Apparently the Ohio Republican Party’s dog and pony – er, fetus and pony – show is over for another election cycle. Hearings on the total abortion ban are over, with no further action expected. Thanks for coming.
I don’t find it easy to be pro-choice. Someone recently asked in comments to the PhAQs what I meant by moderate on abortion. Three things, really. First and second, I am less comfortable with late-term abortions and more comfortable with parental notification than most pro-choicers. Third – and this is the essence of the thing – while I don’t think an early term abortion ends a human life, it certainly ends the life of something that, in an ideal world, wouldn’t have to die. I acknowledge that, at the risk of getting hooted down by pro-choice absolutists.
Anyway, at times I envy the simplicity of saying, “It’s a human life, protect it at all costs.” But the abortion ban considered this time around gives lie to that simplicity. By banning the procedure even to save the life of a mother, the advocates move from Party of Life to Party of Dead Women.
What’s remarkable about all this is the rare break in discipline in the anti-abortion ranks. The anti-abortion movement since Roe has been a marvel of political craft. People who believe they are working for the ultimate in absolutes have nonetheless strategically proposed incremental that find favor with otherwise pro-choice majorities – cooling off, parental notification, bans on state funding. In a series of deft strokes the anti-abortion movement has whittled down the right guaranteed in Roe and shaved support off the pro-choice majority and painted pro-choice groups as extremists. Looked at purely as tactic, it has been a thing of beauty.
Like the South Dakota law before it, the Ohio law abandons that strategy for a base-mobilizing, choir-preaching bill that could reverse decades of political gain. Indeed the bill appears to be an attempt to be more prolifier than South Dakota – after all, those bankrupt plains state moral relativists wrote in an exception to save the life of the mother.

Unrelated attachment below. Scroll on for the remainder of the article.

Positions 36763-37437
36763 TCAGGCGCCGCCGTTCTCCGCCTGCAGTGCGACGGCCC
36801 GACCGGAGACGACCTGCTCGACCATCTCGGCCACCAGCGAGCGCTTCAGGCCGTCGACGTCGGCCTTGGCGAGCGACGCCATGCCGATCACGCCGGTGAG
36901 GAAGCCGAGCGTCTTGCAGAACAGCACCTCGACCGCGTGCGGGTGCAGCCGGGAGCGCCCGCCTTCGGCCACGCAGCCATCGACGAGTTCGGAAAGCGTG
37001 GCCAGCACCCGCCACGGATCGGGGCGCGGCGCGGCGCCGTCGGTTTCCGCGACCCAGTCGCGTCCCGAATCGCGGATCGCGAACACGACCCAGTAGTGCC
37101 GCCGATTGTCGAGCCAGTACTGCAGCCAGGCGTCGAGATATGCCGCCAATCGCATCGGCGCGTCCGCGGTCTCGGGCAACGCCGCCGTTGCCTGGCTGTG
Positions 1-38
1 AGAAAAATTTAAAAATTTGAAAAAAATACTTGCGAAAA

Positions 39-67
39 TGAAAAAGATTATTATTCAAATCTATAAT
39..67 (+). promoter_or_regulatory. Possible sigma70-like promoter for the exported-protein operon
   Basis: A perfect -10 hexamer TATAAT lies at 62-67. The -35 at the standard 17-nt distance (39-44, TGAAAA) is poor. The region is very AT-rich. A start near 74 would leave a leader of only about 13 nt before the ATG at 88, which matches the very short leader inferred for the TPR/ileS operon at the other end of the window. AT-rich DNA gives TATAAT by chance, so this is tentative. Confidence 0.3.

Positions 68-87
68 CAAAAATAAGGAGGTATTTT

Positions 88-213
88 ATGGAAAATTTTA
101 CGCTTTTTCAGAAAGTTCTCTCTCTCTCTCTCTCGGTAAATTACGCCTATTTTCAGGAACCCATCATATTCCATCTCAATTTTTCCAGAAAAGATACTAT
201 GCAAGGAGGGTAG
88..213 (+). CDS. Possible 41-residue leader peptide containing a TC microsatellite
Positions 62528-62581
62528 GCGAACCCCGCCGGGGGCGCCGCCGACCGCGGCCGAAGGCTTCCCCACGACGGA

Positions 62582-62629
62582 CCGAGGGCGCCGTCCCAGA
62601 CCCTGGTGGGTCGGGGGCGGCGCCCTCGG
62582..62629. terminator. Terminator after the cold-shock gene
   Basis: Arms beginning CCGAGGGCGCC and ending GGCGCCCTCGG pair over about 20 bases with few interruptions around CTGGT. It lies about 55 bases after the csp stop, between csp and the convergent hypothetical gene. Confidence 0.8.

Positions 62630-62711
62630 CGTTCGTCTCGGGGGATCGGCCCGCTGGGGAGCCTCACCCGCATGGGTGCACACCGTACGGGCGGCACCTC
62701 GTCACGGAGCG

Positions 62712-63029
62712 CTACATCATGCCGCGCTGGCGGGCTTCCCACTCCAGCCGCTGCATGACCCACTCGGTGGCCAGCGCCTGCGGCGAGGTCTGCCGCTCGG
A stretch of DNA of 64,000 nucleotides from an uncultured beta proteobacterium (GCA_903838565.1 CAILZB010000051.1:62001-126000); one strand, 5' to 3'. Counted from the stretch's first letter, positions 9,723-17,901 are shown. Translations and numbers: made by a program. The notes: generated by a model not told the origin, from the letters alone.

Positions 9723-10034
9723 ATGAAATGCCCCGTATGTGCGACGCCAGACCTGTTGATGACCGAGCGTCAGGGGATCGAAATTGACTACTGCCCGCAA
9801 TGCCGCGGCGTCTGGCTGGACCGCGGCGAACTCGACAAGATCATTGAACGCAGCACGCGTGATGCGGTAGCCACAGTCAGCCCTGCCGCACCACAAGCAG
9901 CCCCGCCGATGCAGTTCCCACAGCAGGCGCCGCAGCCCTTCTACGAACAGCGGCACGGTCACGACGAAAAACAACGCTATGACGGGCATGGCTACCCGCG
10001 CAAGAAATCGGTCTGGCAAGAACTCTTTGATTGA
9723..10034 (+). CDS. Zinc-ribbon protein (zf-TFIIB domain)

In addition to being strategically suspect, the Ohio law points out the chinks in the moral absolutism of the pro-life position. A woman with an anencephalitic baby – a baby with no brain, no chance to survive more than a few days – who will die if she tries to take it to term must take it to term. Yes, it’s an outlier case, but it becomes much harder to gloss the Democrats as the Party of Death when you embrace policies that end in Death 2, Life 0.
None of which matters because it was all a farce to begin with. If you doubt that, look no further than Right to Life Ohio’s position. They refused to endorse because the bill would have repealed all abortion laws – including popular restrictions like parental notification and Ohio’s “partial birth abortion” ban. Clearly the sponsors of the bill did not intend this thing to be taken seriously.
Meanwhile, Democrats have a well-crafted alternative. Senator Teresa Fedor and Rep. Tyrone Yates have introduced the Prevention First bill. It would:
- Demand data-driven decisions on funding sponsoring effective sex education.
- Require insurance to pay for contraception.
- Put money into state family planning programs
- Broaden access to morning-after contraception.